According to popular science mag Nature, the newfound phase of matter is robust in preserving information. This could make quantum computers to be far more reliable, since with current technology, keeping qubits in their quantum states is a tricky, particularly if you have to reverse the polarity on the neutron flow.
In quantum computing, a qubit is that it can be one or zero at the same time, potentially allowing quantum computers to rip into your maths homework faster than a normal PC. The downside, at least how we understand it is that they require a potentially dead or alive cat in an extremely controlled environment (such as a cardboard box) in which a slight perturbation, like a minuscule change in temperature, could cause the qubits to lose their quantum states — and their information.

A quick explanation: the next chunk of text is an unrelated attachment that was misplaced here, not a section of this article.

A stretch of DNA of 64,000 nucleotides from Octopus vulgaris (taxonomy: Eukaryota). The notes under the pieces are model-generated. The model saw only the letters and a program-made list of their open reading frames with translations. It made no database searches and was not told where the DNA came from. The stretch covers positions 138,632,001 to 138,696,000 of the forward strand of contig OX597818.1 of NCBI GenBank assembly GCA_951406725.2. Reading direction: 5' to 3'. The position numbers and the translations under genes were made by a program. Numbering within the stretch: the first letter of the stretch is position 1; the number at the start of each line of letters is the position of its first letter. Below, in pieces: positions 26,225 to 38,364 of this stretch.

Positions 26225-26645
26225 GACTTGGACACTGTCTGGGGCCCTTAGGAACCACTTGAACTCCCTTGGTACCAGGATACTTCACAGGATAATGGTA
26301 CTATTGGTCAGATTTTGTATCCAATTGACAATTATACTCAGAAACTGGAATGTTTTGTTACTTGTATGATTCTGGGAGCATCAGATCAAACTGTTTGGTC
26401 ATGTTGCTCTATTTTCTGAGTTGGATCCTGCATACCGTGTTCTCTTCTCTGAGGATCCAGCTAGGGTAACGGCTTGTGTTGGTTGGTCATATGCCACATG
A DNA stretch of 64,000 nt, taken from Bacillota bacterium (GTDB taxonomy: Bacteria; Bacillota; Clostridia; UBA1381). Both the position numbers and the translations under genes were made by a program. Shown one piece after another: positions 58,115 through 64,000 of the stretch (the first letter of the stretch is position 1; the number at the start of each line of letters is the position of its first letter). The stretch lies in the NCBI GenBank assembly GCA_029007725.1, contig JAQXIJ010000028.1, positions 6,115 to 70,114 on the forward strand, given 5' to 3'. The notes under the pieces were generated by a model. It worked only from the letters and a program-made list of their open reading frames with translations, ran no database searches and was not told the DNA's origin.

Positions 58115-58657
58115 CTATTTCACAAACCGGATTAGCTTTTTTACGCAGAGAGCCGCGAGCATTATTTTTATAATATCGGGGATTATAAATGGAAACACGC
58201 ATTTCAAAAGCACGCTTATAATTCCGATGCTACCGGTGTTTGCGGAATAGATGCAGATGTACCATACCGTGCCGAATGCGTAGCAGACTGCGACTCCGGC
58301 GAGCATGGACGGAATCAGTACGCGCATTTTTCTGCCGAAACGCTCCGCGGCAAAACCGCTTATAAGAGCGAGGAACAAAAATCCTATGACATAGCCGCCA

When they blasted those atoms with a pulse of laser light to the tune of the Fibonacci numbers — a sequence of numbers where each number is the sum of the two preceding ones — the qubits lasted 5.5 seconds.
And according to the physicists, the reason that occurs has to do with time itself.
Study lead author Philip Dumistrescu, a research fellow at the Flatiron Institute's Center for Computational Quantum Physics, told Gizmodo in a recent interview
"What we realised is that by using quasi-periodic sequences based on the Fibonacci pattern, you can have the system behave as if there are two distinct directions of time."
Fibonacci numbers, they act as a sort of quasicrystal, the physicists say, a structure of matter that adheres to a pattern, but is ordered but does not repeat.
"With this quasi-periodic sequence, there's a complicated evolution that cancels out all the errors that live on the edge," Dumistrescu elaborated in a press release. "Because of that, the edge stays quantum-mechanically coherent much, much longer than you’d expect."